The Effects of Helicopter Vibration on the Spinal System
Final rept. 15 Apr 1984-14 Apr 1985
VERMONT UNIV BURLINGTON DEPT OF ORTHOPAEDICS AND REHABILITATION
Pagination or Media Count:
The UH-1H specific seating environment was studied in both static and vibration modes to assess its contribution to the production of backache in pilots. Subjective measures of pain and objective measures of lumbar muscle fatigue were used to determine a subjects response to a 2-hour exposure to the UH-1H seated posture. Another outcome measure was the change in the characteristic motion of the back surface as a result of exposure to 2 hours of typical UH-1H vertical vibration. Subjects were also tested for their mechanical response to each of three axes of vibration. Major findings included 1 a marginally significant level of lumbar muscle fatigue due to a statically held posture in men 2 in men there was a marginal significantly greater lumbar musculature fatigue due to a sustained static posture than that found due to sitting and vibrating un and down 3 all subjects male and female indicated significant increase in pain due to sustained sitting in either static or vibrating UH-1H cockpit conditions 4 the males exhibited significantly greater pain due to a sustained static seated posture than due to the same posture held while being vibrated either side to side or up and down and 5 there were significant changes in the way the surface of the back moved during up and down vibration as a result of exposure to the UH-1H, vertically vibrated seated posture. Keywords Helicopter pilot seats Flight crew posture Low back pain Lumbar spine Muscle fatigue Electromyography Power spectrum Mechanical properties Surface motion.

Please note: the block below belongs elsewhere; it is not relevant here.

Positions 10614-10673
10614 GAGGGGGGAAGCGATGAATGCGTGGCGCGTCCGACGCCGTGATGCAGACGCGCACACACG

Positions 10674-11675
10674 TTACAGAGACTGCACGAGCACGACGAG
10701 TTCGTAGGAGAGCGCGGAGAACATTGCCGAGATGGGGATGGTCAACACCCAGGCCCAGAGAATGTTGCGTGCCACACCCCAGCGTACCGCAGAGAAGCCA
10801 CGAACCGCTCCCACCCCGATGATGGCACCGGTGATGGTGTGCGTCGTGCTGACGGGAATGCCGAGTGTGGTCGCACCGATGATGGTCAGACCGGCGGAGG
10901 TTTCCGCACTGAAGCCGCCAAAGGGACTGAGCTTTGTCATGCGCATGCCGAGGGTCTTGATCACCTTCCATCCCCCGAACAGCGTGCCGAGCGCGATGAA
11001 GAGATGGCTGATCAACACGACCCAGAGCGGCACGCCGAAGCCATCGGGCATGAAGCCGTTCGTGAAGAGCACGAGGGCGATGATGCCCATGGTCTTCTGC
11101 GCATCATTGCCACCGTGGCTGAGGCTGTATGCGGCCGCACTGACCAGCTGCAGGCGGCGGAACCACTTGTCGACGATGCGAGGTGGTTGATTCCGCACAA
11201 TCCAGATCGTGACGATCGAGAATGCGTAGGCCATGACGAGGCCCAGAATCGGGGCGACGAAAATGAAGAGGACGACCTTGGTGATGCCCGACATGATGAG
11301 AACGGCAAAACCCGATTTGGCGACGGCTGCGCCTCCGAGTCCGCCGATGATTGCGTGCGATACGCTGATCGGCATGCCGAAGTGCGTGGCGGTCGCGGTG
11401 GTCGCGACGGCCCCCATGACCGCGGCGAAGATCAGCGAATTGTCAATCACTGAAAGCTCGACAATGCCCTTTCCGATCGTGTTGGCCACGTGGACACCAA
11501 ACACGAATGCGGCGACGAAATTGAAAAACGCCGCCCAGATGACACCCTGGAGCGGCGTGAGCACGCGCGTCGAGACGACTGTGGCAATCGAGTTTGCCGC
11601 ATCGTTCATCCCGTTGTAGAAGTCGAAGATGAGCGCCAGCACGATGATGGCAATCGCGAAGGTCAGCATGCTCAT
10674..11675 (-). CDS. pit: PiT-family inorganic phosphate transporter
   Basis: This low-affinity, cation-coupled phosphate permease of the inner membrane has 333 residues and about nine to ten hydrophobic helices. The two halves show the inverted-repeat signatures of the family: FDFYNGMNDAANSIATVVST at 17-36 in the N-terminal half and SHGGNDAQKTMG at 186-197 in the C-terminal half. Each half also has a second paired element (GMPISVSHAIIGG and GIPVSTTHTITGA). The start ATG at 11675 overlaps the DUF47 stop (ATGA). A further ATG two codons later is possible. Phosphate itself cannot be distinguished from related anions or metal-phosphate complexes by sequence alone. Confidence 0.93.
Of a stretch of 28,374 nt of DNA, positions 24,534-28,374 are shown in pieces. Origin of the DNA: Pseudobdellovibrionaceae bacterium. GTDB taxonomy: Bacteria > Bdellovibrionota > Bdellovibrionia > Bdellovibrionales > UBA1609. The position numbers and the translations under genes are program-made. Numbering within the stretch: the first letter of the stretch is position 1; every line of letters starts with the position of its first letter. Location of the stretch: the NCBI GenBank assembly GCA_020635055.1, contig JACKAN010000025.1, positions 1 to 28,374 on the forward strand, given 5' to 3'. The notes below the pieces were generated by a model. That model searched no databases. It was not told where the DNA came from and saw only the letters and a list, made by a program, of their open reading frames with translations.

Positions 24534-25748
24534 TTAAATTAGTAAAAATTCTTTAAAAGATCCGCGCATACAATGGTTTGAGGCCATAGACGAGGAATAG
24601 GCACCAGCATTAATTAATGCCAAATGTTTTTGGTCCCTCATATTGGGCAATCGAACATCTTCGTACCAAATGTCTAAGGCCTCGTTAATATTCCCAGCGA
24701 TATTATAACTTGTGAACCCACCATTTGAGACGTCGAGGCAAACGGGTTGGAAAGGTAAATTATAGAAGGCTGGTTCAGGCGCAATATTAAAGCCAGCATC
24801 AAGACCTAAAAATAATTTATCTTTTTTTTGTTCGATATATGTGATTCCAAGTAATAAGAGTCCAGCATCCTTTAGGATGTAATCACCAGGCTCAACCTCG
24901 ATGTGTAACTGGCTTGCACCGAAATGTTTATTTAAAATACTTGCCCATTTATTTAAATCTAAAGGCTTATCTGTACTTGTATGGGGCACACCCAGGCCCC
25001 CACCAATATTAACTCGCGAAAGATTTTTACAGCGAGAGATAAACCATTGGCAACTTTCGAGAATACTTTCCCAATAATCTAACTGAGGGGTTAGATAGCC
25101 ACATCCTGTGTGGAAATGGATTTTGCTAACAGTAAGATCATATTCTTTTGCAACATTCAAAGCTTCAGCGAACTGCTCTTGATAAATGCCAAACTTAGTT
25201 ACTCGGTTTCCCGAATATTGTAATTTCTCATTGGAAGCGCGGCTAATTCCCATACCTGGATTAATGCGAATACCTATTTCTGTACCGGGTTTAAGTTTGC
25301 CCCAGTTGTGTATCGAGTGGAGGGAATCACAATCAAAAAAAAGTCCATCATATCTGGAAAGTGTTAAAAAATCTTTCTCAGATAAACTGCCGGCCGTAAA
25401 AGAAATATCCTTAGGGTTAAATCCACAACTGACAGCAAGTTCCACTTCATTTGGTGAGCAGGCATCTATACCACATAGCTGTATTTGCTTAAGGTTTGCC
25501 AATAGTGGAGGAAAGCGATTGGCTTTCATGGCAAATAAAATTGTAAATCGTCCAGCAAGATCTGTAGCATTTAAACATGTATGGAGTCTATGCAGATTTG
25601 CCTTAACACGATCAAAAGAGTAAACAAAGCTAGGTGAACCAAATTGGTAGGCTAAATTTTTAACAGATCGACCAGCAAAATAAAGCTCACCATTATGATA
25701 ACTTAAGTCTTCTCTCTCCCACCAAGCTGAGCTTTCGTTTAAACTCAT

- Anatomy and Physiology
- Stress Physiology